Insuring Against Unemployment
2013 (English)Doctoral thesis, comprehensive summary (Other academic)
This paper studies optimal public unemployment insurance (UI) when workers have the possibility of topping-up public UI with private UI that is endogenous to public UI and subject to moral hazard. The issue is analyzed with a theoretical model in which publicly insured workers, who differ in layoff risk, hidden to the planner, are offered to top-up public UI with private UI. In the model, high risk workers top-up while low risk workers abstain from private UI. The result is lower public UI while UI with top-up is more generous compared to UI in a purely public system. Less risk pooling, however, leads to higher costs for mixed UI provision. Then, I show that the effect of public UI on assets, private UI and unemployment duration can be used as sufficient statistics to calibrate the impact on welfare from public UI in the presence of private UI. I estimate the effects using data on a Swedish union run top-up scheme. Identification is achieved using a kinked public UI benefit rule. Calibrating the model shows that workers with mixed UI experience a negative impact on welfare from increased public UI while those with only public UI seem to have about optimal UI coverage.
A vast literature has investigated how unemployment insurance (UI) affects labor supply. However, the distorting effect of UI on labor supply is to a large extent determined by how well UI benefits smooth private consumption, which in turn depends on the resources available to the unemployed. To determine UI's consumption-smoothing effect, I exploit a kink in the deterministic relationship between previous earnings and unemployment benefits. The randomized assignment of benefits created by the kink allows me to identify how UI affect the use of private wealth to finance consumption during unemployment spells. Using Swedish data for 2000-2002 I find that a large share of the unemployed actually can consume at the same level as they did prior to the layoff. I also find that loans are of great importance to consumption smoothing as more than half the sample lacks buffer savings. This is further emphasized for different subpopulations. Women, couples, and older individuals hold significantly larger liquid wealth than men and young singles.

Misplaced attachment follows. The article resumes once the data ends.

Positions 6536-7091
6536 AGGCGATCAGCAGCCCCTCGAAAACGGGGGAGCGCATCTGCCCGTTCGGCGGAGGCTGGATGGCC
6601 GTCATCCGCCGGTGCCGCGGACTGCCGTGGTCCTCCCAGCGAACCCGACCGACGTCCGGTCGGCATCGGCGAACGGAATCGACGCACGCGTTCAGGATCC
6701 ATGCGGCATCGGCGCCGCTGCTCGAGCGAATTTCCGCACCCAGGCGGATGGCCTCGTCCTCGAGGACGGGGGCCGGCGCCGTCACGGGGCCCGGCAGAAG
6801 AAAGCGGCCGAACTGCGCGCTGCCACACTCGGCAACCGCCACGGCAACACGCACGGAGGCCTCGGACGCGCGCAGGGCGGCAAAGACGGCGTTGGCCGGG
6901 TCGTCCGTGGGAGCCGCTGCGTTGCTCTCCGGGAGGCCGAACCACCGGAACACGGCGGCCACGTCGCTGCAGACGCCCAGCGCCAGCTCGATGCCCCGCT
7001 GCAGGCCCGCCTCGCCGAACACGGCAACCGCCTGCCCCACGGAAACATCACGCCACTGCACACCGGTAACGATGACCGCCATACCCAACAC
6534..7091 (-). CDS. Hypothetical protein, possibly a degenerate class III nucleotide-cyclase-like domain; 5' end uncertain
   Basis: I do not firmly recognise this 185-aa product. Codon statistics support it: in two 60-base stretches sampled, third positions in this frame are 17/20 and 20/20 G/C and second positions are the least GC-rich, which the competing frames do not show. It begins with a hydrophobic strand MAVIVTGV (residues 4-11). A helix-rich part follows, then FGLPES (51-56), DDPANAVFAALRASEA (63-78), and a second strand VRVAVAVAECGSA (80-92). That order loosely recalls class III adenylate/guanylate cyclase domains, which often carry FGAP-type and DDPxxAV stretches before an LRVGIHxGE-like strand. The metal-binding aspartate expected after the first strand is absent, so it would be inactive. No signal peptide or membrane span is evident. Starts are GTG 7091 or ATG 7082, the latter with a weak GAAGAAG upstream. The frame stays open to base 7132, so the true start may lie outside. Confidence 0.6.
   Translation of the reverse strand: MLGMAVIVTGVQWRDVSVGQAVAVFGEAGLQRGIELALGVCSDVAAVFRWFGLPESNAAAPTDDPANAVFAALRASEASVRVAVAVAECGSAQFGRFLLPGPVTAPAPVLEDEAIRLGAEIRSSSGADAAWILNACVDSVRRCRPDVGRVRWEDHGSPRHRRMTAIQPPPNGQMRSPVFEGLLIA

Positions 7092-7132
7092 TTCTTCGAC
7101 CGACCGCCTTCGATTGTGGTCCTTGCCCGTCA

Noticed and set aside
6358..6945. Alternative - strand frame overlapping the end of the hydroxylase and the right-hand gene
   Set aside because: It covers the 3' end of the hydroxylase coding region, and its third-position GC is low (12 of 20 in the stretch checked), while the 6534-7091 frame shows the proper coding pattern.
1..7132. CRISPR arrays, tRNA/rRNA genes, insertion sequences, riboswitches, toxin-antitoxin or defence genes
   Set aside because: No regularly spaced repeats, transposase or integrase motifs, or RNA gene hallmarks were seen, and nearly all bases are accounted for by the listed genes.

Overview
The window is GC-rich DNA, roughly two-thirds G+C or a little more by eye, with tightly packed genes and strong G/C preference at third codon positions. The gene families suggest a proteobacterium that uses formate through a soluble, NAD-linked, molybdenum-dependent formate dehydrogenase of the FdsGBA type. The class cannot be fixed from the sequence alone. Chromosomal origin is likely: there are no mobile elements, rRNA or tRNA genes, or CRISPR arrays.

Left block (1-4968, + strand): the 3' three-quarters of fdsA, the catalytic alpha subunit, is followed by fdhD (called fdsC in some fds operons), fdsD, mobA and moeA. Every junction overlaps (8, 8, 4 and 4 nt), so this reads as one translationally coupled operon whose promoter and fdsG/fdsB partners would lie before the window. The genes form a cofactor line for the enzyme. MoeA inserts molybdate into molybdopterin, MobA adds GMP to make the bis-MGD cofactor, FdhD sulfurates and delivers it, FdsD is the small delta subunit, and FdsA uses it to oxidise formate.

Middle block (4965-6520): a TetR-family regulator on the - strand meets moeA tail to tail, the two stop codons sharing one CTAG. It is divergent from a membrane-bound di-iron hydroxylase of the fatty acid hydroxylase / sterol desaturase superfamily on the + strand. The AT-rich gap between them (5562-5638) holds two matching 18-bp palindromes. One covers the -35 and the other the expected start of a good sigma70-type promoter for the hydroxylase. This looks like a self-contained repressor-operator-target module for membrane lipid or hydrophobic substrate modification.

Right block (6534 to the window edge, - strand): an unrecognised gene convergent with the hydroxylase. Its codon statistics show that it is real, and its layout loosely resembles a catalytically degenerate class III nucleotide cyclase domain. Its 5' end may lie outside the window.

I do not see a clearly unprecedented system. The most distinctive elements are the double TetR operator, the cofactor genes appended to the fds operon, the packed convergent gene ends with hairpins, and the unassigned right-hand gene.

Reduced form estimations of precautionary saving with respect to labor market risk have hitherto failed to consider that a decrease of say unemployment probability or an increase in unemployment insurance (UI) generosity affects saving not only by reducing the expected variance in earnings but also by raising expected earnings. This paper studies the possibility of decomposing the treatment effect of UI on asset accumulation into two parts; one part where more generous UI leads to raised expected earnings and a second part where a more generous UI reduces the expected variation in earnings. The decomposition is applied to rich Swedish register data on both financial assets and debt. UI's effect on assets is identified with a kinked policy rule in the UI scheme. First, increased UI generosity has a significant effect, both economically and statistically, on asset holdings; a one percentage point increase in UI benefits decrease net financial asset holdings by 1 percentage point. Second, decomposing the total effect UI has on asset accumulation shows that raised expected earnings increase savings while a decreased variation in earnings decrease saving. Not accounting for the effect on expected earnings on saving underestimates the impact UI has on precautionary saving by 70 percent.
Place, publisher, year, edition, pages
Uppsala: Department of Economics, Uppsala University , 2013. , 125 p.
Economic studies, ISSN 0283-7668 ; 136
unemployment insurance, savings, consumption smoothing
Research subject Economics
IdentifiersURN: urn:nbn:se:uu:diva-204421ISBN: 978-91-85519-43-9OAI: oai:DiVA.org:uu-204421DiVA: diva2:638943
2013-09-18, Hörsal 2, Ekonomikum, Uppsala, 10:15 (English)
Barth, Erling, Professor
Holmlund, Bertil, Professor